María Remedios del Valle is an Argentine soldier. Of African origin, he was born in Buenos Aires probably towards the end of 1766 or 67. His debut in battle dates back to the defense of the city of Buenos Aires during the first English invasion in 1806 in which he was part of the Andalusian Corps. After the revolution proclaimed on May 25, 1810 when the Spanish viceroy Baltasar Hidalgo de Cisneros was dismissed and the First Junta of the Argentine Government was established, Maria Remedios del Valle integrated the Northern Army, in which her husband and children had also enlisted. , and on 6 July 1810 he took part in the first expedition to Upper Peru (now Bolivia) against the Spanish domination. During the battle of San Miguel de Tucumán, in addition to fighting by encouraging the soldiers, he also took care of the wounded. For the value shown, General Belgrano appointed her Captain. During the battles of Salta and Felcapugio in which the Northern Army was defeated by the royalists, her husband and children were killed. Maria de Remedios continued to fight and care for the wounded along with other women known as “Las Niñas de Ayohuma”. She was taken prisoner along with five hundred other soldiers. Her escape attempt was discovered and she was flogged for nine days. However, he managed to escape by joining the troops of Martín Miguel de Guemes and Juan Antonio Álvarez de Arenales. After the independence declared in San Miguel de Tucumán on July 9, 1816, in 1827, General Juan José Viamonte, who had been his comrade in arms during the campaign of Upper Peru, recognized Maria de Remedios begging in the streets of Buenos Aires and lived in a state of total poverty. Thanks to his role as deputy of the government of the Province of Buenos Aires, Viamonte was able to support the request for a pension for the services provided by the Capitana.
Marielle Franco, the Brazilian activist killed six months ago in the Estacio neighborhood of Rio de Janeiro. Elected in 2016 to the city council, she stood up for a long time in defense of the most marginalized people. Franco has fought numerous civil battles alongside the LGBT community, black women and young people from the favelas, achieving important results as a member of the State Commission for Human Rights. Her case is not isolated, as she herself denounced on Twitter the day before her assassination (March 13): “Another murder of a young man who could be credited to the police, […] how many more will have to die to end this war ? “. There is a harsh sentence on the police and army bodies which, not only in Brazil, are accused of brutally repressing activists and political dissidents.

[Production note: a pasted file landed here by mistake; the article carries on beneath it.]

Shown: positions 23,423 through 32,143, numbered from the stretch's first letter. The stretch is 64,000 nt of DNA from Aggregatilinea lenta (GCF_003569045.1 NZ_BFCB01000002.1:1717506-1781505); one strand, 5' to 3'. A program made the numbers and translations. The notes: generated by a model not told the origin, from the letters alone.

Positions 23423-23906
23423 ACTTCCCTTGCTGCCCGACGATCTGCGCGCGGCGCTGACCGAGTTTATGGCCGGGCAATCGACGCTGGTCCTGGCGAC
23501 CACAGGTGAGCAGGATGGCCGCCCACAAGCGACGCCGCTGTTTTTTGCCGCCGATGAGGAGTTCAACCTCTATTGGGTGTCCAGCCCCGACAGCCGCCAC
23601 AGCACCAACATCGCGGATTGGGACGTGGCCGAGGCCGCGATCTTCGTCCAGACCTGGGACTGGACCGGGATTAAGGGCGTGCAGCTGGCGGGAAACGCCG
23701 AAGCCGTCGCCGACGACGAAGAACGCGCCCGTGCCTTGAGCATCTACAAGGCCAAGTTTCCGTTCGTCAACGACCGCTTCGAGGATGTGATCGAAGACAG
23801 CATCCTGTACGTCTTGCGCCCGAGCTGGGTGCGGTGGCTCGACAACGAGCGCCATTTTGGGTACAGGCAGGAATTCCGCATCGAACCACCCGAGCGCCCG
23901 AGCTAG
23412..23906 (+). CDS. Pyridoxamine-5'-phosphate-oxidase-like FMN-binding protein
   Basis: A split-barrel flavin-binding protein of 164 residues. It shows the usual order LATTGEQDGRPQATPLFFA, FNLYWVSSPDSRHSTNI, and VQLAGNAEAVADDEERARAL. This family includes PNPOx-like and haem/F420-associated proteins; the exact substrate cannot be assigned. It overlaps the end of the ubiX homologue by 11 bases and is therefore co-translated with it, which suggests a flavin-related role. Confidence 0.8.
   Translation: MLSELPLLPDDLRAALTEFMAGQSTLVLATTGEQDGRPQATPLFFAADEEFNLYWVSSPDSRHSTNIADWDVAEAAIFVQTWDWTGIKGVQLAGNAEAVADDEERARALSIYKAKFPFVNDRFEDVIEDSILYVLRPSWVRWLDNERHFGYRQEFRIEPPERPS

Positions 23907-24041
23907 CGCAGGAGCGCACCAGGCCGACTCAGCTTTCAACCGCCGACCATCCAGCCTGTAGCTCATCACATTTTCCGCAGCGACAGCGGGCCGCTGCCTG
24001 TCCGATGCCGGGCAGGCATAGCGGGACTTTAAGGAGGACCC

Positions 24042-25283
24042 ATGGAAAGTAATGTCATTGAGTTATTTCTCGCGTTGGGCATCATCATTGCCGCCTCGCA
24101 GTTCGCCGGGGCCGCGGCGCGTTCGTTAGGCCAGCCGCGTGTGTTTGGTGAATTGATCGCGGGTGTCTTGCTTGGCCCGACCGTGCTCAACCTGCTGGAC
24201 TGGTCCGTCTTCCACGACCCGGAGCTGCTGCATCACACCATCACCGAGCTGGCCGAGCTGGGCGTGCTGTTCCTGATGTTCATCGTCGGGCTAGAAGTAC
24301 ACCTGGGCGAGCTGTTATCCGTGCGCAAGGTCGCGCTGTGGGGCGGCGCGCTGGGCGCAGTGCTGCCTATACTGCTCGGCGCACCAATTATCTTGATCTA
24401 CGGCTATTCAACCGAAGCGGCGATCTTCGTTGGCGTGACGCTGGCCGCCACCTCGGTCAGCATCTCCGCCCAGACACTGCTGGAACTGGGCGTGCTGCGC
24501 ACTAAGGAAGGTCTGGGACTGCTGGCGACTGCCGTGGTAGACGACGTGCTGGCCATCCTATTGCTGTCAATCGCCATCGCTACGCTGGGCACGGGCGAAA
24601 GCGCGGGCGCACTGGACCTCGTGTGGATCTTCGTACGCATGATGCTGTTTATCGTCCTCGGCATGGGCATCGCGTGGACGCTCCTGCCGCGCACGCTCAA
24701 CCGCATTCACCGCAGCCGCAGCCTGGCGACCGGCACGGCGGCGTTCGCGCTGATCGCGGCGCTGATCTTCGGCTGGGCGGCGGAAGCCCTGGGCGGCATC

María Isabel Chorobik de Mariani, best known as “Chica de Mariani”. who passed away on August 20, one of the founders of the Abuelas de Plaza de Mayo association – are calling for justice for their children and grandchildren, more than forty years after the fall of the Videla military junta and, for the Mexican towns, twenty-five years after the events in Ciudad Juarez. In the city on the border between Mexico and the United States, from 1993 to 2005 there were over 300 femicides and to date, in the north-eastern region of the country alone, six thousand people have disappeared into thin air. Above all, the brutal violence against rights defenders is worrying: the Brazilian Committee for Human Rights Defenders reports that, between January and September 2017, 62 activists were killed in Brazil, most of them engaged in defense of the territory and of local populations, as also documented by a report (At what cost ?, 2018) by the NGO Global Witness: in 2017, 207 ‘environmental activists’ lost their lives in South America.
Berta Cáceres Siding in defense of the Lenca indigenous community and committed to safeguarding the Río Gualcarque, Cáceres was awarded the prestigious international Goldman Environmental Prize (2015), which fueled deep aversions towards it. In Latin American ‘frontier spaces’, women’s courage collides with social prejudice, tested by political idiosyncrasies and threatened by criminal interests.
Mexico, reports an article from El Paìs, the protests of the ‘mitoteras’ have continued for months, thirty women desperate for uncensored children and husbands, ‘disappeared’ in the head-on confrontation that opposes the Mexican military to the drug cartels in the state of Tamaulipas, on the border with Texas. Karen, Jessica, Gabriela and Azeneth are just some of the women who, like the Argentine activist María ‘Chica’ de Mariani – who passed away on August 20, one of the founders of the Abuelas de Plaza de Mayo association – call for justice for their own children and grandchildren, more than forty years after the fall of the Videla military junta and, for the Mexican towns, twenty-five years after the events in Ciudad Juarez. In the city on the border between Mexico and the United States, from 1993 to 2005 there were over 300 femicides and to date, in the north-eastern region of the country alone, six thousand people have disappeared into thin air.